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Gday all. I did my first flight today. It was in a FK9 MkIV. Typic 2 seater trainer from Germany. Just wondering if anyone else is training in one? And what do you think of it as you go further down the training path. It was my first flight in it, but seemd to be nice enough to fly.

 

Cheers

 

Craig

 

 

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For those not familiar with the Fk9, I have just posted a profile in the Aircraft section.

 

 

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My Jabiru shares a hangar with an FK9. I know heaps of folks who have flown the plane and like it. Some say the flap speed is so low that you have to get them up real quick after take-off. One day I'll get a ride in the thing.

 

 

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From reading thew specifications/performance it would appear to be very similar  to the lower end of to quite a large number of composite aircraft coming out of Europe

 

 

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I am signed off on that type.Jabiru 7252 has said it all.At Gawler we preferred not to use flaps for take off when the prop was adjusted for climb,however when they changed it to cruise we would use flaps but quickly retract them.The aircraft tends to have a steep nose in a climb.

 

 

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The aircraft tends to have a steep nose in a climb.

 

As Im just starting out. Could you explain what you mean by "tents to have a steep nose in a climb"

 

Cheers

 

 

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I would say high angle of attack but not in a tent. If flap retract is slow that will keep AoA lower & require more back pressure to climb. Perhaps higher gearing on the flap extend/retract mechanism would help.

 

 

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There is no "aircraft tends to have a steep nose in a climb" - this is either a conscious decision by the pilot  eg to clear a hazard OR a failure by the same to make appropriate control inputs.

 

 

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As Im just starting out. Could you explain what you mean by "tents to have a steep nose in a climb"

 

Cheers

 

You made a typo which  has changed the meaning.Anywhere you will realise what i meant when you fly a different type.Dont worry about it.

 

 

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There is no "aircraft tends to have a steep nose in a climb" - this is either a conscious decision by the pilot  eg to clear a hazard OR a failure by the same to make appropriate control inputs.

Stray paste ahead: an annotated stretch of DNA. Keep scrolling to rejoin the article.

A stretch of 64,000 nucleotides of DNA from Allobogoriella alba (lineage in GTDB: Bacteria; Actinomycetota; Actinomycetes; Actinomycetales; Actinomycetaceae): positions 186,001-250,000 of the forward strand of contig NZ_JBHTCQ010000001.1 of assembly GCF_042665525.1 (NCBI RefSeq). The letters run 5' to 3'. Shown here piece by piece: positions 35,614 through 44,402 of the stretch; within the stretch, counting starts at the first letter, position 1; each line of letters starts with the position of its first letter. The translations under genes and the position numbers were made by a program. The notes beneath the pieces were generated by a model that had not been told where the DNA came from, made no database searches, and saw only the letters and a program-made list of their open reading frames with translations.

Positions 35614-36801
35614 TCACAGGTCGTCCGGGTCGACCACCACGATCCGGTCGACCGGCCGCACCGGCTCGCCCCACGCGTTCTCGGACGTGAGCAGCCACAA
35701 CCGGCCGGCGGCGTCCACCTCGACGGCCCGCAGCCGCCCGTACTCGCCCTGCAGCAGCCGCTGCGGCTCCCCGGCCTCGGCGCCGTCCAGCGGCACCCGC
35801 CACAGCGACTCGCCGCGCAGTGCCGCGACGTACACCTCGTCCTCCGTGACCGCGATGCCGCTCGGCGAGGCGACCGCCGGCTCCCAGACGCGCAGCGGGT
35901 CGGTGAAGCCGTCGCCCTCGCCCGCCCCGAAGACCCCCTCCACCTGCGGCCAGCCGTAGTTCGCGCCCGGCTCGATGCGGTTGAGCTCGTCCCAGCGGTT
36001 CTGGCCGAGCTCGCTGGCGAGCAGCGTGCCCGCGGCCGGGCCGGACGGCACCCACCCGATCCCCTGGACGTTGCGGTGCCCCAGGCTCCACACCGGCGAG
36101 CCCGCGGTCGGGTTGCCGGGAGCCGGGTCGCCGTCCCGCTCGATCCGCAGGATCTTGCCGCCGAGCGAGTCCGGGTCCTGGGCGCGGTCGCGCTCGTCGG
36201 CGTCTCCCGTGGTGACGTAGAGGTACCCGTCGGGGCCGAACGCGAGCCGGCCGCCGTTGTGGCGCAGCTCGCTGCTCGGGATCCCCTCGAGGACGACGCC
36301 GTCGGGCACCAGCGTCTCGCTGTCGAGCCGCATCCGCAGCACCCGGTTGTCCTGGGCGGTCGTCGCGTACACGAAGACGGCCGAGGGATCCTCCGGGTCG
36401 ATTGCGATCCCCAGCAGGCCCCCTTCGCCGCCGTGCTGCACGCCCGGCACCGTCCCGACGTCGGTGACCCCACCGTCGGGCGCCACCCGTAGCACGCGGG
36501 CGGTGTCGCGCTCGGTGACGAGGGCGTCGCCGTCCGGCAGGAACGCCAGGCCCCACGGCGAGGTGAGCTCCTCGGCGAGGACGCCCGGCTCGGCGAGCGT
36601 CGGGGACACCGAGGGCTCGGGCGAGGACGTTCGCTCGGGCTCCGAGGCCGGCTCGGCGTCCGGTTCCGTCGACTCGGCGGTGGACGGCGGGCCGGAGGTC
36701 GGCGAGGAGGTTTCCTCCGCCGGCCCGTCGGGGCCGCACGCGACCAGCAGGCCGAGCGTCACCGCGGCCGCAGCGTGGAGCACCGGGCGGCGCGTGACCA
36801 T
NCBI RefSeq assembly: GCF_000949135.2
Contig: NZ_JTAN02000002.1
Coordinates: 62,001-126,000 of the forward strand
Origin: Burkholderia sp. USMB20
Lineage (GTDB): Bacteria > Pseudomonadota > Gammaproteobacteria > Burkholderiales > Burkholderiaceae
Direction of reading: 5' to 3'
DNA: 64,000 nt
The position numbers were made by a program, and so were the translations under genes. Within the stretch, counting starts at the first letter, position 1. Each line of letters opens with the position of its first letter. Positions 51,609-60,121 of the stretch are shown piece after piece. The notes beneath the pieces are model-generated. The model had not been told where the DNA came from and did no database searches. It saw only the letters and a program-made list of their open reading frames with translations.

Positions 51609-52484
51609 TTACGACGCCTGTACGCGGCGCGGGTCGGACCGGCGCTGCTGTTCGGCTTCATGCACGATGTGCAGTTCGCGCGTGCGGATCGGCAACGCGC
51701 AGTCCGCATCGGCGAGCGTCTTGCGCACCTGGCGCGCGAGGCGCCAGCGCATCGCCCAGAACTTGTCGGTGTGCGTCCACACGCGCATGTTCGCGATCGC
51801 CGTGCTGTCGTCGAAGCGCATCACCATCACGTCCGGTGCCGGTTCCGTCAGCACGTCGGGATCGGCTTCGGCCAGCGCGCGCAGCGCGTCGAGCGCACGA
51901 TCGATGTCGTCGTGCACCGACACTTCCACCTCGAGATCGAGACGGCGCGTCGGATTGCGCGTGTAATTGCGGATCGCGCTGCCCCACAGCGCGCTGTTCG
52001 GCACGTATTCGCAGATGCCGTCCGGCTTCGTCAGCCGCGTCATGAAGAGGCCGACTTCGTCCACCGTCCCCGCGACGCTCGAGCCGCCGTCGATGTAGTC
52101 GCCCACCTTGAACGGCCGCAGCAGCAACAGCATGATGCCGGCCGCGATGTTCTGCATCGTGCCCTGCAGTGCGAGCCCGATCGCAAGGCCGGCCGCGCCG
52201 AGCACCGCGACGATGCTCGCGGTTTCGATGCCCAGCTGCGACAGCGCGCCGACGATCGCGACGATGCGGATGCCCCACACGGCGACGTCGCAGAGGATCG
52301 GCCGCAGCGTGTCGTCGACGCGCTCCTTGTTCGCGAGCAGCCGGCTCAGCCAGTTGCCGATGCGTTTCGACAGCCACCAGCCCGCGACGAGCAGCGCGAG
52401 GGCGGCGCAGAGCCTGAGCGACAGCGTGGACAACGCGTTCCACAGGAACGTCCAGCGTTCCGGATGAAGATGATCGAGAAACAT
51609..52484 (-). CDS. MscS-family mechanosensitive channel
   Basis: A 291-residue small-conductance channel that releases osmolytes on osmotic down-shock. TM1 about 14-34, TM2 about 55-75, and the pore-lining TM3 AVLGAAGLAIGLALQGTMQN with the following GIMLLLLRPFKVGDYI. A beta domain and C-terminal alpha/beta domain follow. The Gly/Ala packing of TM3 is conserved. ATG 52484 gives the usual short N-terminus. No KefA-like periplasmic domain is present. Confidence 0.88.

For the FK9 if you climb at stated climb speeds when the prop is configured to climb,you will have a much higher nose attitude.You will basically have no forward vision.All you see is blue.As a result you end up climbing at higher speeds when you lower your nose to have that forward vision.

 

 

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For the FK9 if you climb at stated climb speeds when the prop is configured to climb,you will have a much higher nose attitude.You will basically have no forward vision.All you see is blue.As a result you end up climbing at higher speeds when you lower your nose to have that forward vision.

 

Sorry to disagree - the nose angle, on climb out, is the responsibility of the pilot in command/control. The pilot can lower the nose if he/she puts in the required control inputs. If lowering the nose results in higher air speed and this is undesirable, reduce power - simple!.  Your aircraft will have performance data in the POH.  There will not be any restriction on lowering the nose for better forward visibility,max air speed, reduced engine temperature/load. There is likely to be restrictions on climb angle & minimum air speed.

 

The configuration of the propeller merely changed the potential performance of the aircraft, it does not dictate the angle of climb.

 

 

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Most factory made aircraft will have detailed in their POH "best rate of climb" and " best angle of climb". Two totally different processes. One up I can climb out at 1800 fpm at 65-70 knots & can see sweet FA in front of me. At 80-85 knots I can still climb at 1200-1500 fpm & see everything. I only climb out steeply if there is a bloody big mountain in the way as the CHT & EGTs are getting towards their maximums at full power & low speed.

 

 

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  • 3 weeks later...
Most factory made aircraft will have detailed in their POH "best rate of climb" and " best angle of climb". Two totally different processes. One up I can climb out at 1800 fpm at 65-70 knots & can see sweet FA in front of me. At 80-85 knots I can still climb at 1200-1500 fpm & see everything. I only climb out steeply if there is a bloody big mountain in the way as the CHT & EGTs are getting towards their maximums at full power & low speed.

 

AND at the end of the day it is still the pilot in commands decision to configure the aircraft to climb out at any angle, consistent with safety, up to & including the best angle/rate of climb.

 

 

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